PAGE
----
I like things in threes, so I decided I needed to try this stuff on one more thing before I wrote it up.  I was still thinking Mexican, but there still wasn't a taco truck in town.  And so the Tabanero bottle went into hibernation in the refrigerator door for a couple of weeks, until one late weekend night when I found myself really hungry and unable to think of anything that sounded good, a condition I completely despise.  I have a short list of go-to things for moods like that, mostly cheap, filling, comfort food dishes that ALWAYS sound good.  And that's when it finally struck me that just a short drive away, there was a 24 hour drive-through Mexican joint.  I hadn't considered them before because I was thinking tacos, and I do NOT like the tacos from this place, but I do love their burritos.  In fact, there is one burrito in particular there, my favorite no less, that I always add copious amounts of salsa to.

Chile Relleno Burrito

Chile relleno is awesome, and wrapping it in a grilled tortilla just makes it better and easier to eat, but it's not typically a dish that gives your taste buds a work out.  Luckily it tends to be served by places that have an array of salsas and sauces on hand so you can customize.  But unlike the salsa I normally apply to this burrito, so thick that I have to add more with every bite, the thinness of the Tabanero sauce allowed it to seep down into every nook and cranny.  This definitely worked, and was enough to convince me that I had indeed found a new sauce to add to my small rotation of constant hot sauces.  And since they were so generous as to send me two bottles, I'm able to keep one in Meridian and one in Eagle.  I'm actually considering purchasing a third to keep at work,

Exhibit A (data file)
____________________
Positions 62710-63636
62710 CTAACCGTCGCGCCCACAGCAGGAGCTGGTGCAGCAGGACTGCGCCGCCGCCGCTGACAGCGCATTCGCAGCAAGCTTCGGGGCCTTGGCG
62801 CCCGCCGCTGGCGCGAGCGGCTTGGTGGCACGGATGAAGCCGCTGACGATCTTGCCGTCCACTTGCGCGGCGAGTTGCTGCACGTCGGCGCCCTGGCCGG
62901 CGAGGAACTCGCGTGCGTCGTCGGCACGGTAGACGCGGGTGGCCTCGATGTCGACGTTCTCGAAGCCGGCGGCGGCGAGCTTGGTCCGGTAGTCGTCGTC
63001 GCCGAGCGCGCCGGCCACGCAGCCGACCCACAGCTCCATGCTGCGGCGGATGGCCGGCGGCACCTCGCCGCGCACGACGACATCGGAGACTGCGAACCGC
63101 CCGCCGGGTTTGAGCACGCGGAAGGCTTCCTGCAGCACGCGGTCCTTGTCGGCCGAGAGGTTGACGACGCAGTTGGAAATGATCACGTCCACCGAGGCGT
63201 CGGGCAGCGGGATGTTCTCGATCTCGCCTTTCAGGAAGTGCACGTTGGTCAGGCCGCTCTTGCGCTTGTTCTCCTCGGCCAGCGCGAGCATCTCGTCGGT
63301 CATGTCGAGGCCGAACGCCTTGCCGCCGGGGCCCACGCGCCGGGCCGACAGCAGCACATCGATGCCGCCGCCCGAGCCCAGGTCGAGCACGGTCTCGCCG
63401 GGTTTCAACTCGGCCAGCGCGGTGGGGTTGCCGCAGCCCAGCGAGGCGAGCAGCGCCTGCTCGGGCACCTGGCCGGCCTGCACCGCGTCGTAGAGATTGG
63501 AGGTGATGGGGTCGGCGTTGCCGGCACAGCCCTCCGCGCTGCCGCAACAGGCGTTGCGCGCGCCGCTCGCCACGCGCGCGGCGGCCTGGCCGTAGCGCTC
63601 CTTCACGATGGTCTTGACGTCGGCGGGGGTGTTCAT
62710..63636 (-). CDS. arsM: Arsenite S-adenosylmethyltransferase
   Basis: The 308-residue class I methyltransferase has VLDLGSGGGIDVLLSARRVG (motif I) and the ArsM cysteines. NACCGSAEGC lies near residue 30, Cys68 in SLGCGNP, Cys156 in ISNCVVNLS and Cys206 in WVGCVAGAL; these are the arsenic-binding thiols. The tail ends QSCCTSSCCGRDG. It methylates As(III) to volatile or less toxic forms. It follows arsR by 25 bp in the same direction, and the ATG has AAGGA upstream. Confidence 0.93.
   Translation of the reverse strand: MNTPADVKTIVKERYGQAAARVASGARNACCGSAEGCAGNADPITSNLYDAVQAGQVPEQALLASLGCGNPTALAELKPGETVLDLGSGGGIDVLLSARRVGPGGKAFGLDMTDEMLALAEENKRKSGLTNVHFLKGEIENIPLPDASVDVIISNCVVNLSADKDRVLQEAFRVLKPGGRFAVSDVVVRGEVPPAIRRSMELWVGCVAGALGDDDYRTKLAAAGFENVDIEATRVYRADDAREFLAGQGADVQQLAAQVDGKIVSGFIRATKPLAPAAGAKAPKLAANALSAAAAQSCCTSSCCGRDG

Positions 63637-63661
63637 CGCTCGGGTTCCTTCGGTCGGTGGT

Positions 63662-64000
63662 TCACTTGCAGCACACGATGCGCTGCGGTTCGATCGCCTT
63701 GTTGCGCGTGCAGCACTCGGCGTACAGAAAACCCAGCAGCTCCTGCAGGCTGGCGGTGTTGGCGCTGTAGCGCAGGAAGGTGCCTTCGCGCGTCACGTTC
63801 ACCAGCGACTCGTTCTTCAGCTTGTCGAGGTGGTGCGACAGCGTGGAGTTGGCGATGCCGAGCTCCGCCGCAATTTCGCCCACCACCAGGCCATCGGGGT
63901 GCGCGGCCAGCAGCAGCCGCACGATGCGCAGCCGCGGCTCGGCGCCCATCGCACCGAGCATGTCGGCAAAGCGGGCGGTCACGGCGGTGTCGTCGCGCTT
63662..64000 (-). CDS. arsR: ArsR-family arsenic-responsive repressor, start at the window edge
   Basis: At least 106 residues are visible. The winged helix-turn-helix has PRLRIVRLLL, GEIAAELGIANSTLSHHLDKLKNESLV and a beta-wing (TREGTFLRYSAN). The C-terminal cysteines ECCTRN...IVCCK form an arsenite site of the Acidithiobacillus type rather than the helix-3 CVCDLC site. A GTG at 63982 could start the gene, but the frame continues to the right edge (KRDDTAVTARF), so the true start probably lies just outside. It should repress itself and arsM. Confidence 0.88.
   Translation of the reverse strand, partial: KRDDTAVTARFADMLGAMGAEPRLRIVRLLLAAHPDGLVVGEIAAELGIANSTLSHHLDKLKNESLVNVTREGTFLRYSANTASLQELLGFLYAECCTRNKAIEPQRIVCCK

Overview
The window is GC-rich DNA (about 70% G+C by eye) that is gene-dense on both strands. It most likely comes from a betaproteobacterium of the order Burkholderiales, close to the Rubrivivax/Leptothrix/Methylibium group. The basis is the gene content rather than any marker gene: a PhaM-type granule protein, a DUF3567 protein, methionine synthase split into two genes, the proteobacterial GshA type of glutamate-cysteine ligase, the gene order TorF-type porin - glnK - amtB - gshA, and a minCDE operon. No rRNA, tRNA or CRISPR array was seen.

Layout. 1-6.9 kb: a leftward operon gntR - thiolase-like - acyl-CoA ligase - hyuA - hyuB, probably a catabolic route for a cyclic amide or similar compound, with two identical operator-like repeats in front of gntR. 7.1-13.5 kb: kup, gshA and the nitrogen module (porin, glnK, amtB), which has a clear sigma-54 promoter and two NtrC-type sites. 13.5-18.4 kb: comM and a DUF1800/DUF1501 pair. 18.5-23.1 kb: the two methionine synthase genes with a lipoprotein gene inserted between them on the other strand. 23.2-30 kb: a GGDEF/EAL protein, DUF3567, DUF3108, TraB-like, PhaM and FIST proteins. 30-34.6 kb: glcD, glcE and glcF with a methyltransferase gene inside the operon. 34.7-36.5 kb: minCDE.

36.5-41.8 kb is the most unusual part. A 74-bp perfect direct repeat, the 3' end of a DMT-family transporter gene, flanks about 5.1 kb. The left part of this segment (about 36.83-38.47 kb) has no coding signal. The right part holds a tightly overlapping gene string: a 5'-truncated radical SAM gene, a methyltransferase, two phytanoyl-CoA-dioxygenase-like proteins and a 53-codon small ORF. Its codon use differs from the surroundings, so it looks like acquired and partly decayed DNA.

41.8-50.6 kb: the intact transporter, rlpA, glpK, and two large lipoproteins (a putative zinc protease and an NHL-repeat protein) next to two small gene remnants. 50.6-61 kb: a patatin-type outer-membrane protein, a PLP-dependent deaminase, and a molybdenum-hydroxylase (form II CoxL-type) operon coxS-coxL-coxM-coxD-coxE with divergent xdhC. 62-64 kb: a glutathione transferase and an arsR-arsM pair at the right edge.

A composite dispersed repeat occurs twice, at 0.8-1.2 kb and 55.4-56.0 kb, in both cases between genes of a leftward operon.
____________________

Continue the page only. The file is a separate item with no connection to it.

In case you haven't been able to deduce it, I highly recommend Tabanero.  If, like me, you prefer a sauce that adds flavor without burying the taste of the original dish, and doesn't just add heat for the sake of it, I think you'll enjoy it as well.  Unfortunately I'm not certain if you can purchase it locally, but if when I finally run out I can't find it in any stores around here, then I will be ordering some more online (you can do that here, if you're so inclined).  They also have a Bloody Mary mix that I'm very curious about...


Guru Donuts